I know I haven't been posting much--most of my posts have been to the Facebook page because it is faster/easier when there is only something short. But I am on my soapbox today.

I just came back from a wonderful trip to Maine and Canada with my son and daughter-in-law. Other than the beautiful scenery and new birds, do you know what I noticed most? The lack of litter. The most litter was on the beaches where it washed up out of the ocean, but even there it looked like people either picked it up and took it home or piled the big stuff in one area for easy hauling.

One morning I was out walking with our hosts. We passed a beer can, and one of them picked it up. That was the only piece of trash I saw on that 4-mile walk. One of the other people walking is apparently part of a citizen's volunteer group that monitors the trails around the town and one of the things they do is pick up litter when they find it. Since there are a lot of tourists around, I am sure they have some. But people have pride in their community and pick up.

I am not saying there was no trash. I did see a little bit, but not near what I see in Wichita Falls daily. On the Rants and Raves Wichita Falls page on Facebook this morning a woman actually bragged about throwing trash on one of our streets because she was angry a restaurant got her order wrong. I went back to take a screenshot to make the woman famous on this blog, but she apparently pulled the post--someone did point out she broke the law, so I suppose she didn't want the bald admission there for the police to use as evidence.

I am not overly concerned with littering being against the law. It is disrepectful of our neighbors and makes our community look horrible. I have to do a litter pickup around my house at least once or twice a week--more often during high school football season. I am not picking up my trash--I am picking up after people with no consideration for others.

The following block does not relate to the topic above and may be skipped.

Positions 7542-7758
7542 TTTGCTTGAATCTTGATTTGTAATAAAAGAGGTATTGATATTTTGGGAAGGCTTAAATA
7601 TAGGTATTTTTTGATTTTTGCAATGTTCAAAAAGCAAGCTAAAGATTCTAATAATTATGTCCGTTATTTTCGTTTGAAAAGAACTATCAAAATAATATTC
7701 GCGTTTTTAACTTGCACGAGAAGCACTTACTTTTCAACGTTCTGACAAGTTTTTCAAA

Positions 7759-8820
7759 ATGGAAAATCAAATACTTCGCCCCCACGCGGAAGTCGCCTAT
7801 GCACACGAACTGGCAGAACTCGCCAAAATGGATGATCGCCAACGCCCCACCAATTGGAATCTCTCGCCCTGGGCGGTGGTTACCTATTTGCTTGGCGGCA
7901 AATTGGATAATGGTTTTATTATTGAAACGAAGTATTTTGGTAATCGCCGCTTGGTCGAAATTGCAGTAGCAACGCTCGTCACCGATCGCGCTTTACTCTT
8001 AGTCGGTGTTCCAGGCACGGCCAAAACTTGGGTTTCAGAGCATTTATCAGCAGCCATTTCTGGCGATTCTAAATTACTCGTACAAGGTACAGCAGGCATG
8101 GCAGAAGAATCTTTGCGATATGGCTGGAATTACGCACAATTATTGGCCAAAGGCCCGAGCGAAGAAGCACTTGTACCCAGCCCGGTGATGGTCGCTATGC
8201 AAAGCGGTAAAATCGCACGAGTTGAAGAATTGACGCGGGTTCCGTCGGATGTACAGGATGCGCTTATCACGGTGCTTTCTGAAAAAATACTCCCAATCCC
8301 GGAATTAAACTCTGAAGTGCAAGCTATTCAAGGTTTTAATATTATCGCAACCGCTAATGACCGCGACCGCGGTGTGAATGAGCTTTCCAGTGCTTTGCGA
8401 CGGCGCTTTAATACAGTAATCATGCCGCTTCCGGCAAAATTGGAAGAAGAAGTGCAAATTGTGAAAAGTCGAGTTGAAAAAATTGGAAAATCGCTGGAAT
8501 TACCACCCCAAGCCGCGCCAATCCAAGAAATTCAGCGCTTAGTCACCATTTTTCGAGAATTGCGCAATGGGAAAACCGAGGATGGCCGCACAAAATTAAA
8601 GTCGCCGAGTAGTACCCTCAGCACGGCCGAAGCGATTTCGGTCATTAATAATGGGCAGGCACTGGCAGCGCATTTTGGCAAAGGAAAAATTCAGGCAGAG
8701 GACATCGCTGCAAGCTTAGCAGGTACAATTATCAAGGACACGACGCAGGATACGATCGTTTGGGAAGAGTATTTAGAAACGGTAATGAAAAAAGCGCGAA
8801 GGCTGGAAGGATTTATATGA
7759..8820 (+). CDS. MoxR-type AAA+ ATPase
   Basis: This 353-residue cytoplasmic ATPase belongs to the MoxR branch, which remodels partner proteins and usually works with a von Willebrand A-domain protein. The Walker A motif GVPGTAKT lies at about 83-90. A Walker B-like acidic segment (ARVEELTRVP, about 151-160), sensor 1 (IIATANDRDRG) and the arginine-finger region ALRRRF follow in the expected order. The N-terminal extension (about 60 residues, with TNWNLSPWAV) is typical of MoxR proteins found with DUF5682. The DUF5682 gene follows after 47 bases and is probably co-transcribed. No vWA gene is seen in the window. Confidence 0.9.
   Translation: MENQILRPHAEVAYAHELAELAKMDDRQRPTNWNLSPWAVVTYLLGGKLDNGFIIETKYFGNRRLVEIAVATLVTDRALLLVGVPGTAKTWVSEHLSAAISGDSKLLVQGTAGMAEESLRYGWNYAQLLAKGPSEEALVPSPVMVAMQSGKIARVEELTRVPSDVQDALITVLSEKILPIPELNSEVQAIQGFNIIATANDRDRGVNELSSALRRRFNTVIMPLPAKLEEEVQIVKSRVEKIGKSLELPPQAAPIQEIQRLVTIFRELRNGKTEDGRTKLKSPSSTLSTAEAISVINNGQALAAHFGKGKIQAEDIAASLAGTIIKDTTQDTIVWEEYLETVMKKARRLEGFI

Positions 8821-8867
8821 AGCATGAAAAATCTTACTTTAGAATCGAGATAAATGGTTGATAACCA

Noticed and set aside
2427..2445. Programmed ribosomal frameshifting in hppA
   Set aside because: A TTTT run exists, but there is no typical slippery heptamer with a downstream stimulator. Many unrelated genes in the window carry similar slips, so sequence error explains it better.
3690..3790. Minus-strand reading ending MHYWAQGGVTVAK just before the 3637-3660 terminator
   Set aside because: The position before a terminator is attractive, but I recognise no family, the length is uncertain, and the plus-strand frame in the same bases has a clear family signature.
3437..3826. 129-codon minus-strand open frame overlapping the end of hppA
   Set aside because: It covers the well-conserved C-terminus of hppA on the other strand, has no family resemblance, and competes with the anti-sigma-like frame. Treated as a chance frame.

I often tell the story of when my son and I first arrived in Wichita Falls 20 years ago. We came in on Hwy 287. We no sooner got into the city limits when he said, "I don't think I'm going to like it here." That comment was based upon the trash all along the highway. It was a poor first impression.

We could do with a little respect and community pride. 

Tuesday, April 25, 2017

Circle Trail Tour on Saturday

The Circle Trail tour is this Saturday, April 29 from 10 AM - 2 PM. I think it was the first weekend in May previously. I have manned the Lake Wichita stop the last two years, but will be teaching Saturday, so I cannot this year. I am giving the final exam, so if I am lucky, the class will zip through it, and I may have a chance to walk a part of the trail. But we'll see.

This is a great opportunity to get out at enjoy the 14 miles of continuous trail that is completed. You can start anywhere. Pick up a passport at any of the cheer stops and get it stamped at each of the stops for a chance at prizes. For more information check out the Circle Tour Facebook page. There is no charge for this event. Why not bring out the family and walk or bike the trail?

Friday, April 14, 2017

Earth Day 2017

The Earth from space. NASA photo.
I have been very lazy about writing in this blog, as you can tell by the date of the last post. I have been trying to keep up with the Facebook page--as a consequence, this blog as fallen to the wayside. Earth Day is a good time to get back in the saddle. There are plenty of things that need more room than a Facebook post, and there are plenty of people who are not on Facebook. So I am going to make an effort to be a little more regular about updating this. I will then post a link to the FB page for those who are members of that page.